How To Fix Your Port Settings If Cannot Send Mail From Outlook

Almost all mail client program send e-mail using port 25, which is also the port used by mail servers to talk to each other. But port 25 is widely abused by malware to spread worms and spam. As a result, many ISPs are restricting its use.

Hang on – it will make sense in a second:

Most people having a setup where they are on an Internet Service Provider (ISP) like ATT and have an email address like “MyEmail@ATT.net”  You connect to the internet using ATT and send mail through the ATT server – no problem.

But if you have your own domain email address or an email address from another ISP you may hit a snag. In these cases you are connecting to the internet through your ISP (like Comcast, SpeakEasy, ATT, etc) and trying to send email through your third party host like “MyEmail@SuperCoolWebsite.com”

Your ISP says “Hey! There is someone on my network trying to send email through someone elses address! This might be spam or malware!” You can receive mail, but you can’t send mail.

Recently ATT and Verizon both made changes that affected outgoing mail. Here’s the fix:

If you cannot SEND MAIL

  1. Open OUTLOOK
  2. Select TOOLS
  3. Select ACCOUNT SETTINGS
  4. Highlight the account in question and select CHANGE
  5. Select MORE SETTINGS
  6. Select ADVANCED
  7. Change from PORT 25 to PORT 587
  8. Save everything and restart Outlook

port-587

Other email programs will have similar settings. Look for PROPERTIES or PREFERENCES and find the outgoing mail server option.

One other option to check is that you are authenticating before sending. In other words. logging in with your username and password to both check and send email.

In Outlook the options window looks like this:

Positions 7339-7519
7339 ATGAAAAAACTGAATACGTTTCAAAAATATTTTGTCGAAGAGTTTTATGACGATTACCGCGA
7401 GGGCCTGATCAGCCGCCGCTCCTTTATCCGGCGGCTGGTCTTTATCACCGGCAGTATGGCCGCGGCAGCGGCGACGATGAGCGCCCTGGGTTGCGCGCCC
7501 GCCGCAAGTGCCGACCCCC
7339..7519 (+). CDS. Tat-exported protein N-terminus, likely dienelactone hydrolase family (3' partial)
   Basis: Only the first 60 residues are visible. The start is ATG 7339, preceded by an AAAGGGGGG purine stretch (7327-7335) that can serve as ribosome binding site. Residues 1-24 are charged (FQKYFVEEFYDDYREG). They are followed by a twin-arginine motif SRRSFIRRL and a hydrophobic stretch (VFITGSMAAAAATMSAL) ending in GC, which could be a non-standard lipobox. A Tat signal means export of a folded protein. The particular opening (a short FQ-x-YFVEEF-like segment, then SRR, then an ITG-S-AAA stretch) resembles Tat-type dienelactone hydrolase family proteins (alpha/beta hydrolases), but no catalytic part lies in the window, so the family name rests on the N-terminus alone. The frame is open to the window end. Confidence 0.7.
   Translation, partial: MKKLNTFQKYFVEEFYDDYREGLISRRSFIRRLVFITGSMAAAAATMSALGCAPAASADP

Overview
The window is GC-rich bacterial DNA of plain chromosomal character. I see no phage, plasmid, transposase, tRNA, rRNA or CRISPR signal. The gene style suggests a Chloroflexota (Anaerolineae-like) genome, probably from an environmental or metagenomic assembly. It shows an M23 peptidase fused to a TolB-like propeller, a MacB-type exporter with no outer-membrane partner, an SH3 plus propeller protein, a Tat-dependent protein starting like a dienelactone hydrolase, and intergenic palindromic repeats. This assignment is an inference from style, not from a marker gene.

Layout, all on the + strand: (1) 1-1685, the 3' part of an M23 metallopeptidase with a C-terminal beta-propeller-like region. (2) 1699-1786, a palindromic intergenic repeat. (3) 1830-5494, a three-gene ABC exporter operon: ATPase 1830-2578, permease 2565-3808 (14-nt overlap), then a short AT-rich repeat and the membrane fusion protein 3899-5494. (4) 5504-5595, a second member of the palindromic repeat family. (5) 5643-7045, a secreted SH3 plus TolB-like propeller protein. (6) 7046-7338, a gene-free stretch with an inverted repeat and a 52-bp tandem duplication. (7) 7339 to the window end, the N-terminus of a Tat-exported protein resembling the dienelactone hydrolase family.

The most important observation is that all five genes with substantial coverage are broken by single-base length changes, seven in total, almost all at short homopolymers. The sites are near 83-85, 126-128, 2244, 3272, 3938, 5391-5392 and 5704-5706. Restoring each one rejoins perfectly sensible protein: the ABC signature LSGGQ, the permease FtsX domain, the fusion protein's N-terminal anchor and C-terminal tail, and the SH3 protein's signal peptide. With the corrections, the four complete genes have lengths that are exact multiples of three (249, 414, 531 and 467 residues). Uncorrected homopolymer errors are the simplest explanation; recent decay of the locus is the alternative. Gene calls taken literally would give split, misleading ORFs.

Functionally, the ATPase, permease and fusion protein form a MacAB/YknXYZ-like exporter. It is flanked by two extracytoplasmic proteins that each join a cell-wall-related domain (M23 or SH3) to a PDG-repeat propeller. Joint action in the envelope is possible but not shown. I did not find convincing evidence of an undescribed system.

port-587-2

This tells Outlook to send your username and password before trying to send mail. If you have problems try enabling or disabling this setting.

The screen shots used in this how-to are my actual settings and they work just fine with SpeakEasy and ATT.

Posted in eMail, Outlook, Troubleshooting | Tagged , , , , , | 56 Comments

Quickly Reduce the File Size of an Image with Microsoft Outlook

Sometimes when you want to upload photographs to online services or self-maintained systems like WordPress you may find yourself in the position of needing to reduce the file-size of the images. After all, your 8 mega-pixel camera takes pictures that are just that – around 8MB sometimes!

There are several programs you can use to reduce the file size of your images but if you have Microsoft Outlook installed then you have everything you need!

Here is a super-fast and easy way to reduce those image file sizes using Microsoft Outlook.

1 ) Put the original image files in one folder on your desktop.

2 ) Create another folder that will hold the set we will make. Lets name them “Start” and “Finish

reduce1

3 ) Open the “Start” Folder, and select all the images in that folder.